He said he doesn’t like to just show up and take census figures, so he asks his HOPE donors for personal care items and blankets to distribute on counting night.

While usually associated with urban areas, Raven said homelessness is increasing in rural areas.

During the recession, he’s noticed that everyone’s watching their money. But he thinks that people are just being more prudent because homelessness could happen to anyone.

Contact HOPE at 940-380-0513.

This article appeared in the Dallas Voice print edition December 10, 2010.

—  Michael Stephens

Denton Pride! hosts social tonight at Banter

Back in summer, we wrote about the Denton LGBT explosion happening. See it firsthand and support the growing community tonight with Denton Pride!’s social event. They hold it tonight in tandem with the opening of the campaign headquarters for gubernatorial Democratic candidate Bill White. Stonewall Democrats of Denton County will be present. Then stick around for Open Mike night at 9 p.m.

DEETS: Banter,219 W. Oak St., Denton. 9 p.m. MySpace.com/DentonPride

—  Rich Lopez

Seth Winder’s murder trial again delayed

Richard Hernandez

A murder trial for Seth Lawton Winder, who’s accused of the killing and dismemberment of gay Dallas resident Richard Hernandez in 2008, has again been pushed back, according to the Denton County District Attorney’s Office.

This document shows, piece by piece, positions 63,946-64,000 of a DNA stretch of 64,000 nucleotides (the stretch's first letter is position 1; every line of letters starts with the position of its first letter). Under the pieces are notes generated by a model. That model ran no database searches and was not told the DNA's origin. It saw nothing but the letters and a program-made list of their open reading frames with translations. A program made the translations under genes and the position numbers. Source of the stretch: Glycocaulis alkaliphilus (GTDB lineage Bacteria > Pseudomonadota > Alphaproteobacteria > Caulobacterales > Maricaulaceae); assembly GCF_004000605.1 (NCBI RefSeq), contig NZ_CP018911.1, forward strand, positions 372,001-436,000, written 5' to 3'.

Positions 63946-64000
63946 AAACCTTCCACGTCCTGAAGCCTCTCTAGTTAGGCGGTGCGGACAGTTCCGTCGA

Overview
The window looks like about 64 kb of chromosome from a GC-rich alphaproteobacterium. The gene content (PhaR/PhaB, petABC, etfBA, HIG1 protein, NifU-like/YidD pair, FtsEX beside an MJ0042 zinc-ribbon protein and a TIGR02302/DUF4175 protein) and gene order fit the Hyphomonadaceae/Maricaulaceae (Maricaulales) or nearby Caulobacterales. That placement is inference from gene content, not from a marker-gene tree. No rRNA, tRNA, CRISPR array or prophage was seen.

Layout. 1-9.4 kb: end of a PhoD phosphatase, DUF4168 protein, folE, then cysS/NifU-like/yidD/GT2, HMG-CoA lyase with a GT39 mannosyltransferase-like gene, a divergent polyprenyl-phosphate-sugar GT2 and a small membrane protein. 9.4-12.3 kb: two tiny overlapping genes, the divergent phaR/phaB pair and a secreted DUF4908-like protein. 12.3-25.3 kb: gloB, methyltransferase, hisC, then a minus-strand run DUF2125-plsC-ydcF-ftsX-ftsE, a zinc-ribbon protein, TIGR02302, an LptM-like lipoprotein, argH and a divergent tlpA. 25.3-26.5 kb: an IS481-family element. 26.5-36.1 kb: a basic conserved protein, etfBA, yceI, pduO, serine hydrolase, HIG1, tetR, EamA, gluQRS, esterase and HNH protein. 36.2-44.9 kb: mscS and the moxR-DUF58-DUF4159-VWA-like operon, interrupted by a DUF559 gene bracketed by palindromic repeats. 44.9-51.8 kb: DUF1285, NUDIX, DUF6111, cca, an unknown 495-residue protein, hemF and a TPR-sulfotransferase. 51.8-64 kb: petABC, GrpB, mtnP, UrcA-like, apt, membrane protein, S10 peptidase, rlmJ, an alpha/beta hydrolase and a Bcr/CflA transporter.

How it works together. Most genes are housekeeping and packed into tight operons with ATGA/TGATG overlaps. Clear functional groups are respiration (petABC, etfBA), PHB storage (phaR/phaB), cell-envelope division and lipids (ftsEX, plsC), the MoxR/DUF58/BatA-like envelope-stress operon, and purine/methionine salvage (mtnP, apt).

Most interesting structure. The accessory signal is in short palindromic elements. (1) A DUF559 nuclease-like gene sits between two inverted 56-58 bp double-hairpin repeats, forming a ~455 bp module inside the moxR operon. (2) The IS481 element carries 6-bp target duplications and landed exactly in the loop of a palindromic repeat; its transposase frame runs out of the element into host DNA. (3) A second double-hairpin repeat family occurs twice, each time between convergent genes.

Winder, who’s charged with first-degree murder in Hernandez’s death, was scheduled to go on trial beginning Monday, Aug. 16.

But Jamie Beck, first assistant district attorney for Denton County, said the trial will be delayed because a new judge was recently sworn in for the 367th District Court, where the case is assigned. Margaret Barnes, previously a county court judge, replaced Lee Gabriel, who was appointed to the Fort Worth appeals court.

“She’s never had any criminal experience, and we do not want her first jury trial to be our murder case,” Beck said of Barnes. “We don’t want trial by fire for her. We want to get her started off with some other types of crimes other than murder.”

Asked when she thinks Winder’s trial will go forward, Beck said, “I’m very hopeful that it will be this year, but I can’t guarantee that.”

The trial was delayed in May by publication of a book about the case written by Winder’s father’s girlfriend. But Beck said issues related to the book have been resolved.

—  John Wright

Local Briefs • 07.16.10

Equality Texas Foundation offers training in Frisco

Equality Texas Foundation staff will train North Texas residents in Frisco on Saturday, July 17, from 10 a.m. to 1 p.m. at Global Peace Factory Coffee Bar, 1133 Legacy Drive in Frisco.

The training is co-sponsored by Collin County Gay and Lesbian Alliance, Youth First Texas-Collin County, Equality March Texas, Stonewall Democrats of Denton County, and Texas Democratic Women of Collin County.

For more information contact Equality Texas Foundation at 512-474-5475.

This article appeared in the Dallas Voice print edition July 16, 2010.

—  Kevin Thomas